Collin's Reviews > Midnight Tides

Midnight Tides by Steven Erikson
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Feb 29, 08

bookshelves: fantasysci-fi
Recommended for: People who quote Conan the Barbarian
Read in May, 2005

I know this will sound totally weird but Steven Erikson departs to yet another continent, replete with its own storylines, for this the 5th book in the Malazan series. Crazy and so unlike him I know.

What could be a really risky venture as a story teller actually works out here pretty well I think. I may be old fashioned but I typically like to stay with a particular group of characters until their story is told to completion, but Erikson manages to create new characters of interest with each diversion he takes. So I tip my cap jauntily to you, sir.

We follow the story of the Tiste Edur here, who are, I don't know, some weird amalgam of dark elves and Native American Indians. There's a distinct tribal cultures element going on here. Anyway these guys get it in their heads that they're going to take over the world so they burn the Reichstag and invade Poland.. Wrong book.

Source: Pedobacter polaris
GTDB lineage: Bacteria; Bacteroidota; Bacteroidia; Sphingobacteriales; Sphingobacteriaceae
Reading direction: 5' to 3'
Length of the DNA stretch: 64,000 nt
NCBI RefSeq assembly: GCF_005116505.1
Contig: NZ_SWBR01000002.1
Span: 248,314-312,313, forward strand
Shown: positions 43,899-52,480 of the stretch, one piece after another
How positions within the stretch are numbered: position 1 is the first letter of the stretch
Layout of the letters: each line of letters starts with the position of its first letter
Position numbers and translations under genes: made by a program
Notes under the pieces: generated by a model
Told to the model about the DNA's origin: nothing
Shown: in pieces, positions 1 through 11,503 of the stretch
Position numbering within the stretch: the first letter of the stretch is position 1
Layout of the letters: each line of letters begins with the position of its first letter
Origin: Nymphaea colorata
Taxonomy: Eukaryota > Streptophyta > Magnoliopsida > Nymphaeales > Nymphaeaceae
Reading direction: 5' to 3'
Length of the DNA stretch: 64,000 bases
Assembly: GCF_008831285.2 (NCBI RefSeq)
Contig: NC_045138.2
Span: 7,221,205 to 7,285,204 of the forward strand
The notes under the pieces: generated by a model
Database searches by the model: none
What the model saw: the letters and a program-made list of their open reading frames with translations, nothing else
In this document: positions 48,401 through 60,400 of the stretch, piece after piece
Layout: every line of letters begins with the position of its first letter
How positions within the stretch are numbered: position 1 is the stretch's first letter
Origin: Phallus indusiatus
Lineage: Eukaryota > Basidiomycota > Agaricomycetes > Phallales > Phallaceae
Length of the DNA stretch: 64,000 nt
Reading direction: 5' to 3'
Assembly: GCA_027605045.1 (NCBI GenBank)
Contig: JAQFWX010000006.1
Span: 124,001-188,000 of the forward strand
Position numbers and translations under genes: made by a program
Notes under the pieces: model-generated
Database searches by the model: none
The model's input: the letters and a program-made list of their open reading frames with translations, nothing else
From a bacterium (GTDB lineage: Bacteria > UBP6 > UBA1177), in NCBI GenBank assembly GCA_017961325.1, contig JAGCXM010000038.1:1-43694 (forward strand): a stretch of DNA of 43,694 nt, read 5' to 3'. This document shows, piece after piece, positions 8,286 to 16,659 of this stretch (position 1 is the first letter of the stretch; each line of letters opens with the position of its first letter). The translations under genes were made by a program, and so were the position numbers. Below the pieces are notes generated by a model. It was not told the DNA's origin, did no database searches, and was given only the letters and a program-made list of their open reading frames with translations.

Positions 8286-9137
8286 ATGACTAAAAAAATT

Anyway, there's this one particular Tiste Edur who picks up a magical sword, becomes the thrall of an insane god, dips himself in honey and rolls in gold coins. The upshot of all this is that he gets to become Emperor and has the added benefit of being unkillable.

Maybe I'm not doing the best sell job here, but it actually makes for good Fantasy reading. Those who know me would have no problem picking out my favorite part of the story, which involves a spiritual kung-fu master named Iron Bars and what happens when he has a chance meeting with the Emperor in the streets. In this scene the Emperor is coated in Comedy Gold.

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